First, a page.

It’s easy to become enamored with all the features your product or service offers, yet this is not the way to reach consumers who are looking for what it can offer them personally.
Rarely do consumers care more about specific details than what the product or service means to their needs, wants, or interests.
They may not even care about all the great features, at least initially. For this reason, you need to prioritize benefits not features.
Start by considering how your target audience can benefit from your product or service. What will they get out of it personally? How will it benefit their life?
Next, identify which benefits will be the most attractive to a higher number of them. Incorporate what you find in your sales copy.
You can present the chosen benefits in engaging content alone or add in a visual aid, such as an interactive infographic.
6. Choose an Informative Headline
As with any type of content, an informative headline that can capture the attention of your audience and make them want to learn more is essential.
Your sales copy is no different.
To write these attention-getting sale copy headlines, follow these tips for highest impact.
- Make it concise and to the point.
- Mention the main benefit your audience will gain from the product or service.
- Give a reason as to why this is a valuable offer.
- Use numbers whenever possible (e.g., 3 Secrets to Writing Better Sales Copy that Results in Conversions).
7. Use Storytelling Along with Compelling, Engaging Language
Sales copy is meant to create audience engagement. You want the consumer to take a desired action.
Because of this, the language you use needs to be both engaging and compelling.
You want to evoke emotion or create excitement, not provide vague and over technical copy that fails to engage readers.
One of the better ways to accomplish this is by using storytelling to better connect with customers.
Let the story you tell speak to a specific pain point of your target audience, one that resonates with the life experience of your buyer persona.
A story such as this can better help them connect with your product, service, or brand, creating an emotional reaction.
Where can you find a story to share in your sales copy? Try borrowing one from an existing customer or create one based on what you know about your product or service.
For example, if you sell home air filters and your target audience is those suffering from asthma or allergies, you can relate a story of a customer who found relief and can now enjoy the sanctuary of their home.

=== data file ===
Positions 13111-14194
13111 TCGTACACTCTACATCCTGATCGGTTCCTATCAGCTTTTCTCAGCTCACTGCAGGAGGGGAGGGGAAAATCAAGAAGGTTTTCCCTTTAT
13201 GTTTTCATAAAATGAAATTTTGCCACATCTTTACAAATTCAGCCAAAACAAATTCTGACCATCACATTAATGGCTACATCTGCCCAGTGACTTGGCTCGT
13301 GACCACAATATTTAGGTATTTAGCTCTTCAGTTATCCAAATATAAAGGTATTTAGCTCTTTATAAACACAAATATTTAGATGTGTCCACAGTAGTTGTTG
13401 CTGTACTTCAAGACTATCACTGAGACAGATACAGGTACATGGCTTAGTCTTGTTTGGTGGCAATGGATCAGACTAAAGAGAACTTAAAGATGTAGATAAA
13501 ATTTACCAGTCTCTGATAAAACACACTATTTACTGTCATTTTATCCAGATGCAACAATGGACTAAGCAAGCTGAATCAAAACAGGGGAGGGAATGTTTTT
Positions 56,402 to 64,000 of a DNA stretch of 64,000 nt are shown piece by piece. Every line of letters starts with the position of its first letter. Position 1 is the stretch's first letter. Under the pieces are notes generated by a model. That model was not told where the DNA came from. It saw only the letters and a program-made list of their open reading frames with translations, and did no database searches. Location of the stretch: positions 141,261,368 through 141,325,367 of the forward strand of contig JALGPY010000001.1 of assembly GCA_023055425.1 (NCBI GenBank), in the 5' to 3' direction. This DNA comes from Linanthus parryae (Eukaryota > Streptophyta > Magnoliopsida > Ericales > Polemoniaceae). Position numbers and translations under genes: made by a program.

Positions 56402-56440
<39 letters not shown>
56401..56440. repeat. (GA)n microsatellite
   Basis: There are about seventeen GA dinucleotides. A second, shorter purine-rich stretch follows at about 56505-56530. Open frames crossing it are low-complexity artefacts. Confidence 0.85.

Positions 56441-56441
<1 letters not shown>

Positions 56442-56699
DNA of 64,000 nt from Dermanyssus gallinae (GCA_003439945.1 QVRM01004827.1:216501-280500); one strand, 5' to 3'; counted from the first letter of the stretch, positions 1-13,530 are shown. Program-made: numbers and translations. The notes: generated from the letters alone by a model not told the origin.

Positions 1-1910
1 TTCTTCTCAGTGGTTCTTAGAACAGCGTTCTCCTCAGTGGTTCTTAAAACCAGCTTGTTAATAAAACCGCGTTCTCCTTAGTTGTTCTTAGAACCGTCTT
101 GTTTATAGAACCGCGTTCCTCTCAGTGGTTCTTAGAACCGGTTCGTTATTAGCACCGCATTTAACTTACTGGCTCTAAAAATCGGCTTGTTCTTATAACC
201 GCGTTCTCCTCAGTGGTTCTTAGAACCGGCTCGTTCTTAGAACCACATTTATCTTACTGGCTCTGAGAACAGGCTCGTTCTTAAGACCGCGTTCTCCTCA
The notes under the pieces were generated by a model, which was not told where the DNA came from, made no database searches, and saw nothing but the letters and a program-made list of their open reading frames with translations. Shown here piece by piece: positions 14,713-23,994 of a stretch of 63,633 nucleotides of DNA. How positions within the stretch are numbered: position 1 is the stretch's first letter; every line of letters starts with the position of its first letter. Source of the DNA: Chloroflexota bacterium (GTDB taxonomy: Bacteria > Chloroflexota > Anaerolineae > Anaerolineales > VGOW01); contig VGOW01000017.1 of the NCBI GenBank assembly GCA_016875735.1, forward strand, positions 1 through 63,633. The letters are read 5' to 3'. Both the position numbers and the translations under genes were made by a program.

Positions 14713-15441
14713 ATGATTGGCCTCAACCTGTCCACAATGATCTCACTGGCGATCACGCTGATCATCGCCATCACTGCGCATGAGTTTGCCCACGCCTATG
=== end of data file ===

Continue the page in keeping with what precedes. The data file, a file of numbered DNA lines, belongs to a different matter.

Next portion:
8. Let Testimonials Work for You
Testimonials of consumers with prior experience with your brand, product, or service can serve as a valuable tool when creating your sales copy.
These are a type of social proof showing consumers that you are real and that you are trustworthy and authoritative.
They show who is already connecting with you, buying what you offer, and receiving the positive results your product or service offers.
In turn, such testimonials can sway more of your audience to purchase from you also.
Be sure to include only testimonials that relate positively to your central focus and pain point.
9. End Your Sales Copy with a Clear Call to Action
Be sure to include in your sales copy a clear, compelling, and easily recognized call-to-action (CTA).
Align this CTA with the purpose of your sales copy, whether that is to buy a particular product or service, download content, sign up for an interactive newsletter, or whatever else.
Use your CTA to let the consumer know what to expect next once they click on it.
For example, your call-to-action may include something similar to the following.
- Schedule your free, initial consultation.
- Download a Free Trial.
- Sign up now.
- Download the free eBook Now.
- Learn More.
The quality of your sales copy can go a long way to making or breaking your messaging efforts. It can also directly impact your conversion and sales rates.
The key is to give consumers a reason to continue reading it, click on that CTA, and take the desired action.
To achieve this, find your central focus, know your audience, address a particular pain point, prioritize benefits over features, and tell a story with compelling language that the reader just can’t ignore.